Economics of the Family (2): Defining “Family”

Family clip art
Blogging has been light for the past few days, partly because I was preparing for an academic presentation and partly because I was a bit lazy as the Lunar New Year approached. Now that celebrations are over, I am back to my normal blog schedule.

This is the second post in my “family economics” series. Following our last discussion, we talked about how to define “family” or “household” in economics.

The US Census defines the family as “a group of two people or more (one of whom is the householder) related by birth, marriage, or adoption and residing together”. This definition differs from that of a “household” because the latter only requires joint residence. Relative to households, families not only share public goods (e.g. heating) but also pool their resources and make consumption choices together.

The economic theory of the family was established most notably by Gary Becker in his book A Treatise on the Family. For a long time, economists treated the family as a single consumption unit which maximizes its utility given a budget constraint. However, a family contains individuals of different objectives and incomes sharing certain public goods yet retaining some degree of autonomy. In addition, there are production-type activities within a family, ranging from household chores to raising a kid. These distinct features of the family require us to model it like a firm where production and consumption choices are jointly made.

Gary Becker incorporated the production component of the family in the so-called “Z” goods, which are produced using a combination of market goods (X) and time devoted by family members (t). In a single-person household, the individual (household head) maximizes his own utility subject to an income constraint (with respect to market goods), a time constraint (he only has 24 hours a day), and a home production function describing how X and t are transformed into Z. These constraints can be condensed into one equation which says the total amount of income spent on market goods plus the forgone wages cannot exceed the individual’s full income (if he spends all his time working) and unearned income. Optimal allocations equalize the marginal utility from purchasing each market good and the that from devoting time to home goods production. The key insight is that market goods must be purchased such that they are equally “productive” given individual’s preferences over Z goods. Marginal utilities are now determined by production as well as inputs. Being in a family, where individuals can complement each others’ skills and enjoy economies of scale, might change the production function of the Z goods.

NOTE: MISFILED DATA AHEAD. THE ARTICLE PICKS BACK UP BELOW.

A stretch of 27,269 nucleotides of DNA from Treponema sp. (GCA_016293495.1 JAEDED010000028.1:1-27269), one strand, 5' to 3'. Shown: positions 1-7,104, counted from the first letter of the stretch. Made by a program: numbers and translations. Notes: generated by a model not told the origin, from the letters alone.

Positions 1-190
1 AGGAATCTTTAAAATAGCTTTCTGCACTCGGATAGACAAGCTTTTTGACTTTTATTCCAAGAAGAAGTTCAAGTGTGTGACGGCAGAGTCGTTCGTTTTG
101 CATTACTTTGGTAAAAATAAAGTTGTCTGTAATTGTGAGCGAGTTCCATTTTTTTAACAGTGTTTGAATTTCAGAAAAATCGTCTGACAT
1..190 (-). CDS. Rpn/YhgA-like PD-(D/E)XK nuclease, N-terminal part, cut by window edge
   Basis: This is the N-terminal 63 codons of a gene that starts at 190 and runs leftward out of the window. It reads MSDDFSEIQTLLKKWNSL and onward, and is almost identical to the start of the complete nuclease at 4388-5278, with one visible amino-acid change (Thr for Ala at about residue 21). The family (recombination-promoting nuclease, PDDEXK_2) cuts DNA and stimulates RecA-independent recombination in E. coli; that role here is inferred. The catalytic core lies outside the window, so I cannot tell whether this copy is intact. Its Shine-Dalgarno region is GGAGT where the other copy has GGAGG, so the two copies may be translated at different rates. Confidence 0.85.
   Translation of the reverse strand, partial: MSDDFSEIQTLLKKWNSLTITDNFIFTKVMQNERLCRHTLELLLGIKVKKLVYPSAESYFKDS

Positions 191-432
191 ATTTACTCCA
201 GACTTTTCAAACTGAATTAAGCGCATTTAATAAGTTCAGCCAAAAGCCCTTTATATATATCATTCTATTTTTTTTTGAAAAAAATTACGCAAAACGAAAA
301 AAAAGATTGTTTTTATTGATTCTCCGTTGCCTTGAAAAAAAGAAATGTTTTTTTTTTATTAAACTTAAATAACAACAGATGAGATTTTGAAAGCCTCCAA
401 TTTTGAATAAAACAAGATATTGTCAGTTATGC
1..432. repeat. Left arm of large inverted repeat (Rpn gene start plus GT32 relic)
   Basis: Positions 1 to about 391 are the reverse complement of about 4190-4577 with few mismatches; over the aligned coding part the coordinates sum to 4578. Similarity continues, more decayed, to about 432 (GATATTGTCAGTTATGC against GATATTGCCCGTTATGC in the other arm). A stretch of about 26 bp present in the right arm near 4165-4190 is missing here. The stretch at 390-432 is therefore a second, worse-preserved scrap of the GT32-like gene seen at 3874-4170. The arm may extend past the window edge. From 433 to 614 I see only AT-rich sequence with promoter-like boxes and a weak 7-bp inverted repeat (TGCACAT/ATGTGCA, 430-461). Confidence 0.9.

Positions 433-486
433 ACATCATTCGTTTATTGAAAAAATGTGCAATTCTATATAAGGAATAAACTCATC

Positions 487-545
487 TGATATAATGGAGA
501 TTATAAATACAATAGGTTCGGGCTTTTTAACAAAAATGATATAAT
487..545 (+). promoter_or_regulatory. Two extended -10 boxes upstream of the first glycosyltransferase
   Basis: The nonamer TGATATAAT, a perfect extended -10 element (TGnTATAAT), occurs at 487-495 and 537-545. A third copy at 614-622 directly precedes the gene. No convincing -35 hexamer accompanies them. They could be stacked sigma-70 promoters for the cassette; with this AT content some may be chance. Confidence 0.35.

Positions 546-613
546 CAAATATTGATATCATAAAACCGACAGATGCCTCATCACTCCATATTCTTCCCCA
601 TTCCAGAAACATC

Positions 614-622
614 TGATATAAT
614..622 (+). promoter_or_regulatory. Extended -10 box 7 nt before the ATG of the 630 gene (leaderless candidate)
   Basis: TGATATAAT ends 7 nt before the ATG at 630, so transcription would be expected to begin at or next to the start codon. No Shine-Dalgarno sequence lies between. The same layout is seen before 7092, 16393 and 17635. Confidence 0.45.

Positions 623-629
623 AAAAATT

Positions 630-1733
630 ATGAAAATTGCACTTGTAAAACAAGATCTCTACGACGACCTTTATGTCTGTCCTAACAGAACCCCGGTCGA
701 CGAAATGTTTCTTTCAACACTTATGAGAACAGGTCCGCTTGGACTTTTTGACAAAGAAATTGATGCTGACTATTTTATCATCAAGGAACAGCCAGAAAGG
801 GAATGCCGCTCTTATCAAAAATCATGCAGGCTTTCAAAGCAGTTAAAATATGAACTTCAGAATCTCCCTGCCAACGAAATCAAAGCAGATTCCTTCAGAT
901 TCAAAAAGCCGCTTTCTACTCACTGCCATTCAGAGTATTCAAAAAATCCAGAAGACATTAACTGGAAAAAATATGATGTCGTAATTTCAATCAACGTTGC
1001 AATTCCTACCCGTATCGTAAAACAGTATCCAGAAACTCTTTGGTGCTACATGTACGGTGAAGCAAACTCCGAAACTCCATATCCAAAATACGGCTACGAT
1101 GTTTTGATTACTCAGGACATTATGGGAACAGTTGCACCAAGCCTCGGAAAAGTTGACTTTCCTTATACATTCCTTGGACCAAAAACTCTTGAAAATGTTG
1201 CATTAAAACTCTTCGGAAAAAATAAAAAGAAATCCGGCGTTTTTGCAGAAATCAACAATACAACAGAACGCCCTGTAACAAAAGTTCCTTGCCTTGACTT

Parallel to the advances in theoretical work, applied economists have explored how different definitions of the family affect individuals’ response in household surveys. Beaman and Dillon (2011) carried out a randomized control trial in Mali where they surveyed villagers about household composition, assets and consumption using four different definitions of the household. They found additional keywords in definition, such as joint food preparation and cooperation in agricultural production, tend to increase rather than decrease household size. Definitions emphasizing joint consumption or production increases the levels of household assets and consumption statistics, but not on per adult equivalence terms. Their findings suggest that household survey questions should be carefully framed to address the purpose of the specific study. Moreover, a consistent household definition is essential for comparisons over time and across populations.

Next week we will dive deeper into the decision-making process within the family, and explore the merits and flaws of different household bargaining models with empirical examples. Highlights include Gary Becker’s Rotten Kid Theorem, Christopher Udry’s agricultural production model, and empirical evidence from West Africa.

Beaman, L and Dillon, A. (2011) “Do Household Definitions Matter in Survey Design? Results from a randomized survey experiment in Mali” Journal of Development Economics 98(1):124-135.
Becker, GS.(1991). “A Treatise on the Family: Enlarged edition,” Chapter 1.
Becker, GS.(1965). “A Theory on the Allocation of Time” Economic Journal 75(299):493-517.
World Bank. (2000). “Designing Household Survey Questionnaires for Developing Countries: Lessons from 15 years of the Living Standards Measurement Study,” vol 1, chapter 6, section 1 (Pp.135-137).


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